In September this year, over 160 delegates working in scholarly publishing, librarianship, academia, government, startups, scholarly societies, consultancies and for non-profits. descended on Arlington, Virginia, for the 8th Conference on Open Access Scholarly Publishing (COASP). From the evening of Tuesday 20th September through to the afternoon of Thursday 22nd September, delegates listened to presentations on a wide variety of issues in open access scholarly publishing, networked, and discussed the present and future state of open access.
After an evening of drinks and networking on Tuesday 20th September, the conference program kicked off on the morning of Wednesday 21st September with a keynote by Heather Joseph of SPARC. Heather argued that it’s ‘not easy being open’, since, at its heart, the open access movement is a ‘social change movement’; while the growth of open access should be celebrated, its growth brings with it complexity in various policies, stakeholders, goals, and strategies. Progressing the open access movement is about more than just collective action, she argued; it’s about collective impact, which involves delivering on important conditions such as common agendas, progress measures, and communications.
Following Heather’s keynote, delegates were treated to eight ‘lightning talks’, which served to illustrate the diverse range of posters on show at the conference throughout the proceedings. Sofie Wennström (Stockholm University Press), David Mellor (Center for Open Science), Rebecca Kennison (Open Access Network), John Dove (Paloma & Associates), Jason Colman (Michigan Publishing Services), Diana Marshall (BMC Journals), Sonia Barbosa (Dataverse), and Xenia van Edig (Copernicus Publications) talked on topics ranging from how to reward transparent and reproducible scholarship and improve author adherence to reporting guidelines, to introducing initiatives from data sharing solutions, new models of open access, examining the book peer-review process, open monographs, a new approach for recruiting scholars to open access, and thinking about interactive open access publishing in a historical context.
The day included two panels: one on technology and innovation, the other on non-APC (article processing charge) open access publishing. The first panel, which featured Alberto Pepe (Authorea), Dario Taraborelli (Wikimedia Foundation), and Katharina Volz (OccamzRazor), argued for open data to be put at the centre of open access debates, and for scholars to release citation data to Wikidata and use licenses supporting content mining. Discoverability, reusability and societal impact were all placed front-and-centre of the discussion. The second panel, which featured Kamran Naim (Stanford University Graduate School of Education), Caroline Edwards (Open Library of Humanities), and Arianna Becerril (Redalyc) reflected on the wide variety of open access publishing models, pointing to how publishing cooperatives offer an alternative mechanism for open access, how non-APC models are being built within the humanities, and how Latin American open access models differ to those in the Global North. Unlike in the Global North, research dissemination is often part of the cost of research in Latin America, and Arianna argued that widespread adoption of the APC model threatens to exclude Latin American researchers.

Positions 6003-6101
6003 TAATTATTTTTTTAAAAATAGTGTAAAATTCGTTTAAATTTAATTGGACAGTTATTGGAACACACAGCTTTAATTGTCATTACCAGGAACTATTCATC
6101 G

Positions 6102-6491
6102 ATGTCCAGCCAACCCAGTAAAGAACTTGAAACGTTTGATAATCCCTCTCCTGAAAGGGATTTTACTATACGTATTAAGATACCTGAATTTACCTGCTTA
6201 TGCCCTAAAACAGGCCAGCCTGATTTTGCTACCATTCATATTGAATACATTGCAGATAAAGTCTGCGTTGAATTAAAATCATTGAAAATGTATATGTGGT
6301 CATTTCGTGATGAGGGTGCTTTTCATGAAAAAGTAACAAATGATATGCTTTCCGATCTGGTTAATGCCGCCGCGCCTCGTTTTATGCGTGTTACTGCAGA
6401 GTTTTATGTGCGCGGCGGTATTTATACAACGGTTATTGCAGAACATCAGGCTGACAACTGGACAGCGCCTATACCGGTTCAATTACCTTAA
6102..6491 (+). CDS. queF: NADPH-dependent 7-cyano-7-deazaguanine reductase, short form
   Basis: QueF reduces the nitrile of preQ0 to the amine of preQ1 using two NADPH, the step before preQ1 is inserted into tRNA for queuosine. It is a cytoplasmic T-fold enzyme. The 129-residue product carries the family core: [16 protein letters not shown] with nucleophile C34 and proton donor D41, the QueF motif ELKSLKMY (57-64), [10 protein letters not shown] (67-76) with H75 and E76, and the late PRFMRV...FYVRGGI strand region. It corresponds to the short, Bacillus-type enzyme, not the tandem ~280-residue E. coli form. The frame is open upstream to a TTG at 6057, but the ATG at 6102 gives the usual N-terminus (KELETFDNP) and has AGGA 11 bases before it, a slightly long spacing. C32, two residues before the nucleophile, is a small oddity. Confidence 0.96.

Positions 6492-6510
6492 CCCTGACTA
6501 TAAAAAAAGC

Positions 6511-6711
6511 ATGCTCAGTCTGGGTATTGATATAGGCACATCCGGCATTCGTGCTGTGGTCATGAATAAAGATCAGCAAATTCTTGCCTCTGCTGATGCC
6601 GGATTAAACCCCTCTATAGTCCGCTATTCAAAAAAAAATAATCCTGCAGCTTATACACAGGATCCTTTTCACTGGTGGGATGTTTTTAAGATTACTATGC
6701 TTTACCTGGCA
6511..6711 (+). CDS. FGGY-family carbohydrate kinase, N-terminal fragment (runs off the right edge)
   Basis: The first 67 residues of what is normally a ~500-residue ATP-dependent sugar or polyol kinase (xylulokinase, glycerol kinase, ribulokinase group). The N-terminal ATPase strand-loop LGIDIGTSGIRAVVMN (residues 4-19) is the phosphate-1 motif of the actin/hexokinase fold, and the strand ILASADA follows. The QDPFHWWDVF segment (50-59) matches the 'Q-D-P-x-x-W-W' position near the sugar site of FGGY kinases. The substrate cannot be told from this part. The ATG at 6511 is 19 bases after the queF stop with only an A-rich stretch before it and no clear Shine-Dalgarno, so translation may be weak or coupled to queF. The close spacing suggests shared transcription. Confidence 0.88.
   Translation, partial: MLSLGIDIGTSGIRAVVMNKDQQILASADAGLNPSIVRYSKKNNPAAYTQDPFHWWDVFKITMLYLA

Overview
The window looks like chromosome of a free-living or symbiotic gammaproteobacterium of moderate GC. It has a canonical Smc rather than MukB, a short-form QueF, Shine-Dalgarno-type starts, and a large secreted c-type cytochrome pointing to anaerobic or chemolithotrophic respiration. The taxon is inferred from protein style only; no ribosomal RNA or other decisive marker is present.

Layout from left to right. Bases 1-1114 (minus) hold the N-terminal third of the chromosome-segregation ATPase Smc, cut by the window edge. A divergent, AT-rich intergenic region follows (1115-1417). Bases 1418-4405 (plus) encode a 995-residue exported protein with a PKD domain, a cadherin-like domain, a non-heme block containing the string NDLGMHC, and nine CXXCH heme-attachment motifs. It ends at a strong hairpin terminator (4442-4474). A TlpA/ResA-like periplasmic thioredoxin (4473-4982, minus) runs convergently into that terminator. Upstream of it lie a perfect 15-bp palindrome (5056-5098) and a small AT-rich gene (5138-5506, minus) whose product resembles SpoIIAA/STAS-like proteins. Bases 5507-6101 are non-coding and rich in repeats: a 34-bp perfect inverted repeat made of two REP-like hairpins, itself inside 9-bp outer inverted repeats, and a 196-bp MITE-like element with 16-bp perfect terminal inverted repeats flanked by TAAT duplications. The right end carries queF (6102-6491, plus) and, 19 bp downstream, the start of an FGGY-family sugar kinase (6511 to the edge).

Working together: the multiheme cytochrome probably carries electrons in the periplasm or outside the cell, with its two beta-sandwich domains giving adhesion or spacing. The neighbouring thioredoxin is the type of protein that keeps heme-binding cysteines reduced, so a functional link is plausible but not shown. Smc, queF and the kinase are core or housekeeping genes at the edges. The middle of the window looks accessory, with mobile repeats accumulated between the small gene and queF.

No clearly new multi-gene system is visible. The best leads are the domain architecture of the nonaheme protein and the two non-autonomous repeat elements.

Our second keynote of the day was from MacKenzie Smith (University of California, Davis), who made the case for financial sustainability of Open Access scholarly journals to be at scale. Citing the University of California, Davis Pay it Forward project, MacKenzie argued that there is no correlation between cost and quality for purely open access journals, but there is for traditional journals; that authors have a lot of market power; and that authors exhibit price sensitivity when faced with cost and quality decisions.
In our final session of the day, six speakers gave a ‘show and tell’ presentation on various open access publishing initiatives. Abel Packer (SciELO) spoke on the internationalization of SciELO Brazil journals; David Soloman (Michigan State University) reported on the Journal Flipping Project; Amye Kenall (Springer Nature) talked on research data policy and practice in journals; Kathryn Funk (PubMed Central, National Library of Medicine) gave us an overview of PubMed Central’s inter-agency public access efforts; Katie Foxall (ecancer) spoke on open access and cancer research, pointing out that 59% of cancer researchers found their research slowed down as a result of being unable to access articles in closed-access subscription journals; and Jennifer Lin (CrossRef) highlighted the importance of connecting research with multiple stakeholders – authors, institutions, funders, and more.